Planning, energy and devolution in the UK

Geraint Ellis, Richard Cowell, Fionnguala Sherry-Brennan, Peter Strachan, David Toke

Research output: Contribution to journalArticle

10 Citations (Scopus)

Abstract

This short paper explores a number of issues arising from a recent ESRC project that has explored the role of the UK Devolved Administrations in the policy and deployment of renewable energy. It suggests that recent changes in the political control of central and devolved governments has set in train a new dynamic to understanding the divergences of UK planning systems and that renewable energy offers a good lens through which to examine these developments. In examining devolved planning systems in the context of a post-political consensus, the paper questions whether we are now witnessing a new revanchist approach to securing national and regional resources, which may become more pronounced as we move towards a post-abundant world.

Original languageEnglish
Pages (from-to)397-409
Number of pages13
JournalTown Planning Review
Volume84
Issue number3
DOIs
Publication statusPublished - 1 Jan 2013

Fingerprint

energy planning
devolution
planning system
renewable energy
decentralization
energy
political control
planning
divergence
train
resource
resources
project
policy
world

Keywords

  • energy and planning in Northern Ireland
  • energy and planning in Scotland
  • energy and planning in Wales
  • Scotland
  • sustainable energy and distributive justice
  • UK energy and territoriality

ASJC Scopus subject areas

  • Geography, Planning and Development
  • Urban Studies

Cite this

Ellis, G., Cowell, R., Sherry-Brennan, F., Strachan, P., & Toke, D. (2013). Planning, energy and devolution in the UK. Town Planning Review, 84(3), 397-409. https://doi.org/10.3828/tpr.2013.16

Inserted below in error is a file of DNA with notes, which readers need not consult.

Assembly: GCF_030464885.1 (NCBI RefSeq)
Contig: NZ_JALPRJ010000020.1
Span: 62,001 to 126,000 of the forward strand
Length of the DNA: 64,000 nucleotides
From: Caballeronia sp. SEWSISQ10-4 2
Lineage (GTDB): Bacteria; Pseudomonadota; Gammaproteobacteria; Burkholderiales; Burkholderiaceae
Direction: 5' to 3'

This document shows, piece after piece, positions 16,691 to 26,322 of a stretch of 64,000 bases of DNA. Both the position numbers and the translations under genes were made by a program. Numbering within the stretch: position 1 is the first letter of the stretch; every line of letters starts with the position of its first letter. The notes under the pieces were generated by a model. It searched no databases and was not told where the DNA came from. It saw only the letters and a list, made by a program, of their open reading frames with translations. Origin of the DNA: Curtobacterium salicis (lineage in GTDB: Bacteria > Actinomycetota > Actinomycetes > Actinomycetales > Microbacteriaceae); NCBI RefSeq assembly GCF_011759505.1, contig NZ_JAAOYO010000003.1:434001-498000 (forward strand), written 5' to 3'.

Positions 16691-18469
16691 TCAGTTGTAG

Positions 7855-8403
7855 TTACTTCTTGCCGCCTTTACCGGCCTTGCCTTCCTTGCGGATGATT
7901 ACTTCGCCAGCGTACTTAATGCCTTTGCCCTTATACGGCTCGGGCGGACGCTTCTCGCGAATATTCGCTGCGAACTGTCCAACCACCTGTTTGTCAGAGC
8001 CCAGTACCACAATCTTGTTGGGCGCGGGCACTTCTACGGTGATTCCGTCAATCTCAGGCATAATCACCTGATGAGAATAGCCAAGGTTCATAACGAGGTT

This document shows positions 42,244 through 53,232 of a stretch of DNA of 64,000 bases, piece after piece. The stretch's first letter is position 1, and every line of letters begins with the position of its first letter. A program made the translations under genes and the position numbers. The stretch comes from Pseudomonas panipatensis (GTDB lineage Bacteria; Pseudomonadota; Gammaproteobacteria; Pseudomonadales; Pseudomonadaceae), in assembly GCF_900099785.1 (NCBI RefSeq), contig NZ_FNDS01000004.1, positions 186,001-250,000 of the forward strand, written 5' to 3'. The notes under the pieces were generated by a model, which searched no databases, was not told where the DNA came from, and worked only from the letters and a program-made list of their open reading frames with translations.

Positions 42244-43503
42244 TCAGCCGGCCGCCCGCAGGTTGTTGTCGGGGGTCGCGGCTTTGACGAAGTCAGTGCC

Planning, energy and devolution in the UK. / Ellis, Geraint; Cowell, Richard; Sherry-Brennan, Fionnguala; Strachan, Peter; Toke, David.

In: Town Planning Review, Vol. 84, No. 3, 01.01.2013, p. 397-409.

Research output: Contribution to journalArticle

Ellis, G, Cowell, R, Sherry-Brennan, F, Strachan, P & Toke, D 2013, 'Planning, energy and devolution in the UK', Town Planning Review, vol. 84, no. 3, pp. 397-409. https://doi.org/10.3828/tpr.2013.16
Ellis G, Cowell R, Sherry-Brennan F, Strachan P, Toke D. Planning, energy and devolution in the UK. Town Planning Review. 2013 Jan 1;84(3):397-409. https://doi.org/10.3828/tpr.2013.16
Ellis, Geraint ; Cowell, Richard ; Sherry-Brennan, Fionnguala ; Strachan, Peter ; Toke, David. / Planning, energy and devolution in the UK. In: Town Planning Review. 2013 ; Vol. 84, No. 3. pp. 397-409.
@article{2b733dfffe7f4c4d816ecd37c3802bb3,
title = "Planning, energy and devolution in the UK",
abstract = "This short paper explores a number of issues arising from a recent ESRC project that has explored the role of the UK Devolved Administrations in the policy and deployment of renewable energy. It suggests that recent changes in the political control of central and devolved governments has set in train a new dynamic to understanding the divergences of UK planning systems and that renewable energy offers a good lens through which to examine these developments. In examining devolved planning systems in the context of a post-political consensus, the paper questions whether we are now witnessing a new revanchist approach to securing national and regional resources, which may become more pronounced as we move towards a post-abundant world.",